Once upon a time newspapers were our main source of information. Now those old newspapers are a reliable source for hundreds of years of history and secrets of the past. Now you can search for people, places, and events without the hassle of sorting through mountains of papers!

Growing Every Second

Newspaper Archive is the world's largest online newspaper database featuring over 130 million newspaper pages. Plus our database expands by one newspaper page per second for a total of around 2.5 million pages per month! The value of your membership grows along with it.

Genealogy Made Simple

Those looking to find out more about their forefathers can empower their genealogy search with Newspaper Archive. Within our massive database, users can search ancestors' names for news stories and obituaries. We must understand our past to understand our future!

Choose the Membership Plan that is right for you!

Unlimited 6 Month

$99.95 (45% Savings!)

Unlimited page views for 6 months Learn More

Unlimited Monthly

$29.95

Unlimited page views for 1 month Learn More

Introductory

$9.95

25 page views for 1 month Learn More

Subscribe or Cancel Anytime by calling 888-845-2887

24 hours a day Monday-Saturday

Take advantage of our Introductory Membership offer and become a member for 1 month only for $9.95!

Your full introductory membership payment will be credited toward the cost of full membership any time you choose to upgrade!

Your Membership Includes:
  • 25 page views for 1 month
  • Access to Over 130 million Newspaper Pages
  • Ability to View, Save, and Print
  • Articles featuring over 100 million people
  • Weekly Search Alerts - We search for you!
  • & Many More Features!
Subscribe for a Monthly Membership only for $29.95
Your Membership Includes:
  • Unlimited Page Views
  • Access to Over 130 million Newspaper Pages
  • Ability to View, Save, and Print
  • Articles featuring over 100 million people
  • Full Access To All Content including 10 Foreign Countries
  • Weekly Search Alerts - We search for you!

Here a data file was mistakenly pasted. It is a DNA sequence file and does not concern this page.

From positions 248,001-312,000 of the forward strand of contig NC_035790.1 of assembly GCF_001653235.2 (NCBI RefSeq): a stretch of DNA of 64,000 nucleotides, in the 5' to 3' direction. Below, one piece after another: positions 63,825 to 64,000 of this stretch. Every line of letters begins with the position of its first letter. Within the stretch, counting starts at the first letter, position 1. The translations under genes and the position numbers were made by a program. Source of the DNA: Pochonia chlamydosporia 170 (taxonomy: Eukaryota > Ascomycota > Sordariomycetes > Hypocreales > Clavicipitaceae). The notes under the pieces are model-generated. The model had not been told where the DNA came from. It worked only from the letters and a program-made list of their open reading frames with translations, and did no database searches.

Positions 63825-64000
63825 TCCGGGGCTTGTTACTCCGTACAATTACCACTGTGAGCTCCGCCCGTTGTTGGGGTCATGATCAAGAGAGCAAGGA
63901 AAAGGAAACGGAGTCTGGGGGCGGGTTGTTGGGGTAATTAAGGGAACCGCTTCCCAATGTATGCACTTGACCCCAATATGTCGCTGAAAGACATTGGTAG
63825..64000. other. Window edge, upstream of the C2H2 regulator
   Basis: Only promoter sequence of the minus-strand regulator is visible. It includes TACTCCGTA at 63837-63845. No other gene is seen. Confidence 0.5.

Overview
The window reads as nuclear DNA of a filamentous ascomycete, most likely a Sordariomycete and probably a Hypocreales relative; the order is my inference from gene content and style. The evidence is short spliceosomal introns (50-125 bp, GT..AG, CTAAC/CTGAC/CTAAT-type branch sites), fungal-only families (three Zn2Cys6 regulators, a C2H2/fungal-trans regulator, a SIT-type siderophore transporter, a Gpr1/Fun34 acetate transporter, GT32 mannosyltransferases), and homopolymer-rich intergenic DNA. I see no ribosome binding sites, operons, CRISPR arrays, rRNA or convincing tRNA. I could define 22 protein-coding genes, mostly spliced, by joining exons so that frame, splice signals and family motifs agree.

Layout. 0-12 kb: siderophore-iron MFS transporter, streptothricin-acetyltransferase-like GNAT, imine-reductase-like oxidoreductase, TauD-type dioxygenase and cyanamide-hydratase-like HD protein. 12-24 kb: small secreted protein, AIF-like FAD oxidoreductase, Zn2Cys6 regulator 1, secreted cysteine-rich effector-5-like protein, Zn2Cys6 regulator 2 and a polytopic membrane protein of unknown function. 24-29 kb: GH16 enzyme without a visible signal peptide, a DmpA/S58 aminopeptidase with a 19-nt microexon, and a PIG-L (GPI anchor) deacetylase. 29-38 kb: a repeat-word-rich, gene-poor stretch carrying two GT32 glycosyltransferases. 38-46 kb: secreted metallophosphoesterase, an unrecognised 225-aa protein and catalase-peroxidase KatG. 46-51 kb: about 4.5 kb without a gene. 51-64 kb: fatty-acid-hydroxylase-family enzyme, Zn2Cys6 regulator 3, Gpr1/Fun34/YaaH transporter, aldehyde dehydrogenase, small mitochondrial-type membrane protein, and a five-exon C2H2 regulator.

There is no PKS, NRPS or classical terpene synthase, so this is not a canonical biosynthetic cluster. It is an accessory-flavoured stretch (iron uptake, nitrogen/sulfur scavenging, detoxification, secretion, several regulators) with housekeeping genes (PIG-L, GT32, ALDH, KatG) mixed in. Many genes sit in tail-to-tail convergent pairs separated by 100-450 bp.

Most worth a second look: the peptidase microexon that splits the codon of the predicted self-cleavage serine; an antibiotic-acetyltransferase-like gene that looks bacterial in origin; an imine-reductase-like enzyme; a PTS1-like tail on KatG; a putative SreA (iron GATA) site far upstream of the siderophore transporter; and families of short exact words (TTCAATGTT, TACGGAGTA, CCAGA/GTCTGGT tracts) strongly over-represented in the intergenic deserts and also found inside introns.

• & Many More Features!
Subscribe for a 6 Month Membership only for $99.95
Best Value! Save -45%
Your Membership Includes:
  • Unlimited Page Views
  • Access to Over 130 million Newspaper Pages
  • Ability to View, Save, and Print
  • Articles featuring over 100 million people
  • Full Access To All Content including 10 Foreign Countries
  • Weekly Search Alerts - We search for you!
  • & Many More Features!

What our Customers Say:

"It is amazing how easy and exciting it is to access all of this information! I found hundreds of articles about my relatives from Germany! Well worth the subscription!" - Michael S.

"I love this site. It's interesting to read articles about different family members. I've found articles as well as an obituary about an uncle who passed away before I was born, and another about a great aunt. It's great for helping with genealogy." - Patricia T.

"A great research tool. Allows me to view events and gives me incredible insight into the stories of the past." - Charles S.

Search Billions of Newspaper Articles 130 Million+ Pages and More Added Weekly!

Uncover 400+ Years
of Newspaper Archives
(1607 to today!)

Browse by Date

Research Newspaper Articles from 11 Countries
& all 50 U.S. States

Browse by Location

Explore 6,200+ Current &
Historical Newspaper Titles
and Counting!

Browse by Publication